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Jeremy Corbyn shrugs off coup risk in Labour leadership battle | Politics | The Guardian

Jeremy Corbyn has brushed aside suggestions that he would face an internal coup to depose him if he became Labour leader, saying he would follow the example of Abraham Lincoln who acted as a unifying figure after the American civil war.

Established party figures, led by Neil Kinnock and Peter Mandelson, have warned of the "dangers" of a Corbyn victory. Corbyn, in Leeds at the launch of an economic plan to rejuvenate the north of England, said: "Plots and double plots and sub-plots and plotting - it's fascinating. I think Abraham Lincoln made a point. At the end of the American civil war he said, `with malice toward none and charity towards all' we will go forward, I am sure that is the right way to do things."

Up to eight members of the shadow cabinet, led by the shadow chancellor, Chris Leslie, have said they would decline to serve on the frontbench under Corbyn. Kinnock suggested over the weekend that Corbyn, the MP for Islington North, was more suitable to serve as "chair of a discussion group who can preside over two years or more of fascinating debate".

The above got my attention, as those who read my review of Team of Rivals: The Political Genius of Abraham Lincoln would have guessed. But, I'm curious: does Corbyn have Lincoln's alpha-male-handling skills in him? (I don't know much about him.)

*Lunatic*, n.
One whose delusions are out of fashion.

by DoDo on Tue Aug 11th, 2015 at 06:28:53 AM EST
Reconstruction failed..

And it is not sure that Lincoln's planned reconstruction would have fared better.

by IM on Tue Aug 11th, 2015 at 06:57:43 AM EST
[ Parent ]
For the umpteenth time, you completely miss the point of a comment you react to.

*Lunatic*, n.
One whose delusions are out of fashion.
by DoDo on Tue Aug 11th, 2015 at 07:44:32 AM EST
[ Parent ]
No, not at all:

 I think Abraham Lincoln made a point. At the end of the American civil war he said, `with malice toward none and charity towards all' we will go forward, I am sure that is the right way to do things."

It is quite plausible that this attitude as wrong and Lincoln, like his successors, would have been much to soft on the south.

And cuod you cease you endless personal attacks?

by IM on Tue Aug 11th, 2015 at 08:06:09 AM EST
[ Parent ]
In case you really didn't miss the point of Corbyn's comment, at least, then you are saying that Corbyn shouldn't aim for a post-election truce with the New Labour elite, but aim for their complete annihilation, lest they sabotage the reconstruction of Labour like the Southern elite sabotaged Reconstruction. You certainly missed the point of my comment though, which was about Lincoln's application of the same principle within his own party (after his surprise selection as candidate), made a success because Lincoln possessed certain political skills his successors didn't.

And no, I won't stop pointing out when you don't engage in proper debate and have an abysmal attitude that is getting quite annoying. This is not the first, fifth or hundredth example of you debating something completely different from what I wrote.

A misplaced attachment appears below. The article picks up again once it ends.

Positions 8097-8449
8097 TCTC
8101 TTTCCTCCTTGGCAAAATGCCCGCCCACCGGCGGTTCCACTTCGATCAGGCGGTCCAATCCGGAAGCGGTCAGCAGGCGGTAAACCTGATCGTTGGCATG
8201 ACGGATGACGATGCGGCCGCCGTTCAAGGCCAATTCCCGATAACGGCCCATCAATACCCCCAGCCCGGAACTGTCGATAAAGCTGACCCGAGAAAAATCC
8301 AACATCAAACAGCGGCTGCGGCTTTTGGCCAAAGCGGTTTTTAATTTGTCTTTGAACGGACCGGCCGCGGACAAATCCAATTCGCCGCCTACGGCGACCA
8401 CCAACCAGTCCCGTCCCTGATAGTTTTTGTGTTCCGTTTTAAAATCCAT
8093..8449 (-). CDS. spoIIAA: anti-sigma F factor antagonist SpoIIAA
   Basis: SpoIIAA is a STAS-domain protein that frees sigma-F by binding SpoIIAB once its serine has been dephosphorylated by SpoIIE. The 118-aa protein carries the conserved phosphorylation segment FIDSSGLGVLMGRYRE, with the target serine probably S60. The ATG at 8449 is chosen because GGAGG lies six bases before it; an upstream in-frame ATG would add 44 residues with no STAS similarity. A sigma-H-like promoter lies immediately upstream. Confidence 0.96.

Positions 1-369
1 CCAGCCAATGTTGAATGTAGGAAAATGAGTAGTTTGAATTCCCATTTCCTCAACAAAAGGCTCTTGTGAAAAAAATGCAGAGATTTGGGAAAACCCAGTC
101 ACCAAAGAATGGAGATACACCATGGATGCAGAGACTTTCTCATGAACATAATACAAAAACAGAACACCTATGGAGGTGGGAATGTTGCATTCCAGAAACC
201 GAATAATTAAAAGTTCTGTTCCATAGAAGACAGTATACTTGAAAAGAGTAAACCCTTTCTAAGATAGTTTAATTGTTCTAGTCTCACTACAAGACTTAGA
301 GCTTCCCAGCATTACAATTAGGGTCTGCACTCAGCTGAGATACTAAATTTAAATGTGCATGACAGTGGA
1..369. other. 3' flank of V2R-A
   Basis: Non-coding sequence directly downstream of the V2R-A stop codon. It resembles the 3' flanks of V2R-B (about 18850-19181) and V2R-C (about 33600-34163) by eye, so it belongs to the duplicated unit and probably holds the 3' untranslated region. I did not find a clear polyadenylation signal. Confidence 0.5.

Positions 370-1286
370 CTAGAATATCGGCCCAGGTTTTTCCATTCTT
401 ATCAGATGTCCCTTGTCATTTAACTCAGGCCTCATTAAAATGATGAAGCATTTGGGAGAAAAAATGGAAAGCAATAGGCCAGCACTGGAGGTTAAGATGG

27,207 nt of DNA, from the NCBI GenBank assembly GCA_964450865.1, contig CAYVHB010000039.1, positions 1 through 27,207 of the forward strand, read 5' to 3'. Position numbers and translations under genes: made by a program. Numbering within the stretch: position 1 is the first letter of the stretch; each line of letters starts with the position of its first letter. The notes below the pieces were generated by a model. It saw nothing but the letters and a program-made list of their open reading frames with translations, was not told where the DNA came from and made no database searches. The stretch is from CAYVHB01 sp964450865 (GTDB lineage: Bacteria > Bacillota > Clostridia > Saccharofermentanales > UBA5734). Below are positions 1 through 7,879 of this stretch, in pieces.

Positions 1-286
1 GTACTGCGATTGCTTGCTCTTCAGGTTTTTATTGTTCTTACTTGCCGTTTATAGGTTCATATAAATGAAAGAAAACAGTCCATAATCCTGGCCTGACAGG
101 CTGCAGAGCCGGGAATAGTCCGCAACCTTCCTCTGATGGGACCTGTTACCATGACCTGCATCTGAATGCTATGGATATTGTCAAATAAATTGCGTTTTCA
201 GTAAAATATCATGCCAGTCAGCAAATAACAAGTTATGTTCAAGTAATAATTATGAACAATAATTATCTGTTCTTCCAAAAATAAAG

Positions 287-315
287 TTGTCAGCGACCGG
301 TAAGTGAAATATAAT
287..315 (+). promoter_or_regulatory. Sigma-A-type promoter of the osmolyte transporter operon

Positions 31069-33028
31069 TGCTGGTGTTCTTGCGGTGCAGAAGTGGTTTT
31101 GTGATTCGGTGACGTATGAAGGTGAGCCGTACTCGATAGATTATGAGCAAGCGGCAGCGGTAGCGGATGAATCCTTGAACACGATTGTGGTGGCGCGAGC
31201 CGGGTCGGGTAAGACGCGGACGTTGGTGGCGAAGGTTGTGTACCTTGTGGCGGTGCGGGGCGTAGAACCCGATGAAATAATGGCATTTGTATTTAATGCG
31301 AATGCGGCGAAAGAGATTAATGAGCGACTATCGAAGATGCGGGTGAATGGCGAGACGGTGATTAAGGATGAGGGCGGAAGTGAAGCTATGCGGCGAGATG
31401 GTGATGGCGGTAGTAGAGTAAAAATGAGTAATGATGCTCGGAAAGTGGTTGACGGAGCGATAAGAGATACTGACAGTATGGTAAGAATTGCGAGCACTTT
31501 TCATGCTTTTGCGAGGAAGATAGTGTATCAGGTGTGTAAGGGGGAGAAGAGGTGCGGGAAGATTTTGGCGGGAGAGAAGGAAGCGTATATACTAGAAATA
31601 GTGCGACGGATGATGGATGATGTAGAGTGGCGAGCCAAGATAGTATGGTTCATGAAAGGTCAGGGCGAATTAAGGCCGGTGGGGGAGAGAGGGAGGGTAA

*Lunatic*, n.
One whose delusions are out of fashion.

by DoDo on Wed Aug 12th, 2015 at 04:58:42 PM EST
[ Parent ]
" then you are saying that Corbyn shouldn't aim for a post-election truce with the New Labour elite,"

Oh he should. I just doubt it will work.

"You certainly missed the point of my comment though, which was about Lincoln's application of the same principle within his own Party"

But that was not the point of the Lincoln speech. More important, Lincoln was supposed to be the candidate of the moderate wing of the republicans. And indeed most of his coalition management troubles came from so called radical republicans.

And regarding the south, Lincolns willingness to compromise hadn't worked from the start of the civil war. I really doubt it would have worked better in post war era (His power over the republicans would have avoided the impeachment, though).

 "  And no, I won't stop pointing out when you don't engage in proper debate and have an abysmal attitude that is getting quite annoying"

The problem is, you always claim to misunderstood and can' stand to be contradicted in anything.

by IM on Wed Aug 12th, 2015 at 07:36:21 PM EST
[ Parent ]
The piece was lost long before the war was won, and I doubt Lincoln nor anyone else could have done that.  As Union armies occupied Rebel territory, it became apparent the antebellum elite would be left in place.  It had to find its own way to stay in power, but the Union wasn't going to force them out, carpetbagger and scallawag fairytails by Moonlight and Magnolias morons notwithstanding.  The Union had neither the strategy nor the will to do anything beyond reuniting the country and ending slavery.  Stevens and the Radical Republicans were able to push their agenda for awhile, but it never took root, not in the target states of the South (of course), and not even in the Republican Party, which wrote off the South and the freed slaves the minute it was certain the Midwest could deliver elections regardless.
by rifek on Mon Aug 24th, 2015 at 11:56:00 PM EST
[ Parent ]

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